Astronaut With Heart of Gold Makes 9/11 Victim’s Dream Come True By Bringing Ashes Into Space


Apparently one man still had his dreams come true even after he had sadly lost his life during the 9/11 terror attacks. 9/11 terror attack victim, 29-year old Chad Keller, was just 6 years old when he knew that his lifelong ambition was to become an astronaut and one day make it into outer space.

Unfortunately for Keller, his vision didn’t meet the military requirements needed to become a fighter pilot. So he decided to take up a degree in aerospace engineering, believing that one day he would still make it up into space.

Eventually, Keller became a satellite propulsion specialist for the U.S. Department of Defense and National Reconnaissance Office. On September 11, 2001, after a number of launch meetings at the Pentagon, he happened to be on the American Airline Flight 77 while on his way home to California, when the plane crashed into the Pentagon at 9:37 a.m.

Sadly, like thousands of others, he lost his life that day. But incredibly, his dreams didn’t die with him. Despite the fact that his dream came true 20 years after his death, still, it was fulfilled all because of the kindness of one man.

Former Navy SEAL platoon commander, Chris Cassidy, had completed two tours in the Middle East after the death, destruction, and worldwide change that occurred after the terror attacks on 9/11. By the time that his second deployment was coming to an end, he started training at NASA to become an astronaut.

During his career with NASA, he was a crew member on the infamous Endeavor shuttle back in 2009, was part of 10 spacewalks, and also did two tours on the International Space station.

Cassidy explained that NASA allows astronauts to bring a couple of small items like patches, photos, or pins when they travel into space on their missions. During his first two trips, he mostly brought mementos of his family. But something changed after he visited the September 11 Memorial & Museum in New York City. That’s where he saw Chad Keller and his story, as well as read about Keller’s dream to one day go into space.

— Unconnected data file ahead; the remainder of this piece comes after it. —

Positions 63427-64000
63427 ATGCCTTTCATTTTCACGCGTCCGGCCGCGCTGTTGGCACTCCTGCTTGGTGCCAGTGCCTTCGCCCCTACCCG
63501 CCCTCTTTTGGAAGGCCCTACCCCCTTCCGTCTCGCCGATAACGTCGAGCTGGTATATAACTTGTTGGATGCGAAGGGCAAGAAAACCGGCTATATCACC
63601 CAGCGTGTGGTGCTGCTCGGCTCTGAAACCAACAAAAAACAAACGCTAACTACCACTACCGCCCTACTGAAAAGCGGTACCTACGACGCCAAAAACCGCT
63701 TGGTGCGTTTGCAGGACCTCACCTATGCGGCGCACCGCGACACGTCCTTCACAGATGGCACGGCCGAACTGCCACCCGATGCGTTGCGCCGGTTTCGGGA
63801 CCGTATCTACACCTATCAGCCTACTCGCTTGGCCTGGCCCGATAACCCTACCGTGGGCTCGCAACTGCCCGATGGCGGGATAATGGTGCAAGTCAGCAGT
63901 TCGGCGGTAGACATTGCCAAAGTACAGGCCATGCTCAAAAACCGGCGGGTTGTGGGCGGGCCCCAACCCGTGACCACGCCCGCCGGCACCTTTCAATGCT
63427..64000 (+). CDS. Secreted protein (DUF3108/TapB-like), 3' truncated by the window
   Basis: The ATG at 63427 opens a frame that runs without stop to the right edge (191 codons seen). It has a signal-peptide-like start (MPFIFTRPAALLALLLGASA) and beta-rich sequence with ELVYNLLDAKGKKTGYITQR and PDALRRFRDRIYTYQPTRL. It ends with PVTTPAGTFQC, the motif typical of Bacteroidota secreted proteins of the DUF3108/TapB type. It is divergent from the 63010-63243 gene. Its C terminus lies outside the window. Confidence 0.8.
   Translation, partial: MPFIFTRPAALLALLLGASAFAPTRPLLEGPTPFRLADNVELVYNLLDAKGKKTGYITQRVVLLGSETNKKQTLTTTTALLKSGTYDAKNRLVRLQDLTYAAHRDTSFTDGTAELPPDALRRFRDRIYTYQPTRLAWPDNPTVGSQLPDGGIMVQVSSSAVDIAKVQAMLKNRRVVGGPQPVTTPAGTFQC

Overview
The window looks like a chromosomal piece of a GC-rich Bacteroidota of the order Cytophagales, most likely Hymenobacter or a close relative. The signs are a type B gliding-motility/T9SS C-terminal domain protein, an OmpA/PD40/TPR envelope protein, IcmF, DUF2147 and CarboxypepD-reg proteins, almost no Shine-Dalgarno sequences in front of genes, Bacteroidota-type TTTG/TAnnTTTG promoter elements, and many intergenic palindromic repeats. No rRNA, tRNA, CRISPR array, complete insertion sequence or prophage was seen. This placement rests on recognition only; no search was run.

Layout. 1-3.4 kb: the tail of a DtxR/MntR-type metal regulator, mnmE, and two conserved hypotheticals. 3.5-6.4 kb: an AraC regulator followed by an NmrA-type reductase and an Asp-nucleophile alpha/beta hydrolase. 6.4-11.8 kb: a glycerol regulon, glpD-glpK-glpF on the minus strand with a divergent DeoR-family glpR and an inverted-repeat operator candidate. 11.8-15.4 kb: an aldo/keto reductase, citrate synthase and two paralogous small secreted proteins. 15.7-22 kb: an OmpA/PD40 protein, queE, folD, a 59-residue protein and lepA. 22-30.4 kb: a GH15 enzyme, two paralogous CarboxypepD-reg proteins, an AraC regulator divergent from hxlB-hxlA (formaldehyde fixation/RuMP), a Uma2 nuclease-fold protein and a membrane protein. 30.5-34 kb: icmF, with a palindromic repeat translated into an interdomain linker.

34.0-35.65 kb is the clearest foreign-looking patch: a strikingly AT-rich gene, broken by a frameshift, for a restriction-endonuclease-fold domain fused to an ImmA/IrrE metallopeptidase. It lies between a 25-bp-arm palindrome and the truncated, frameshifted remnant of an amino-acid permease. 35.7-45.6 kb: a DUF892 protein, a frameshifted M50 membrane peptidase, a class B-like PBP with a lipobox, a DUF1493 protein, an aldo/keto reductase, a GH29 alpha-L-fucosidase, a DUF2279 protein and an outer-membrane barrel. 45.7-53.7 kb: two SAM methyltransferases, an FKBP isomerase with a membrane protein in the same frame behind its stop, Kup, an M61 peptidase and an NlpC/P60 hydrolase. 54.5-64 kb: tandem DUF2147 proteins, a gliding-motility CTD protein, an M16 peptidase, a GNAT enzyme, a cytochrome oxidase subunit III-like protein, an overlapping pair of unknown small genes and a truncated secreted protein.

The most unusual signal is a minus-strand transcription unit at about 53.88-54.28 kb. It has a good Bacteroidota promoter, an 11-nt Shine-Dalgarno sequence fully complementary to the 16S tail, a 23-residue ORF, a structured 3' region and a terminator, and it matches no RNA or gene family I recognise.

So when Cassidy was set to head up into space for his last mission 2020, he knew exactly what he wanted to do, which was to make Keller’s dream come true once and for all.

Cassidy found a way to get in touch with Keller’s farther, Richard. He told him about his upcoming mission, asking if the dad would allow him to bring Chad along for the ride. Of course, Richard was ecstatic, giving Cassidy an enthusiastic “Yes!”

So in April of 2020, alongside his crew, Cassidy carried with him not only some of Keller’s ashes, but he also brought a photo of Chad and his wife, some pins from Chad’s school days at the Boeing and the University of Colorado, as well as the program from Chad’s memorial service. Moreover, he brought some commemorative items from the 9/11 museum to make it even more meaningful.

During this mission, Cassidy took photos of every item he brought, taking photos from the space station’s observatory cupola with the earth as his background. He also chose to send out messages of hope and love with the photographs he took.

Cassidy told CNN, “With each item that I pull out, I always pause for a second to think a little bit about the story to that particular item. It’s kind of special to think about the story and the path, the journey of that object from the hands that it was in to my hands to this window.”

For the twenty years after Keller’s death, his family’s mission was to scatter their beloved Chad’s ashes in places that he loved the most. And thanks to one kind-hearted astronaut, they were able to fulfill Chad’s biggest dream, which was to go into space.

Since retiring from NASA, Cassidy’s new role is to watch over the construction of the National Medal of Honor Museum and Medal of Honor Leadership Institute in Arlington, Texas, as well as the National Medal of Honor Monument located in Washington, D.C.

Despite never having met in person, Cassidy and the Keller family now share a special bond that has brought them together in a very special way. It shows that despite tragedy, there is still hope and the kindness of the human spirit where people can come together for a common goal of making dreams come true.

Cassidy also shared in the CNN report, “The world would be a better place if every human being got five minutes to look out that window of the space station. It made me more appreciative for everything that Earth offers to us. Friendships, connections, and shared experiences are all that much more meaningful to me now.”


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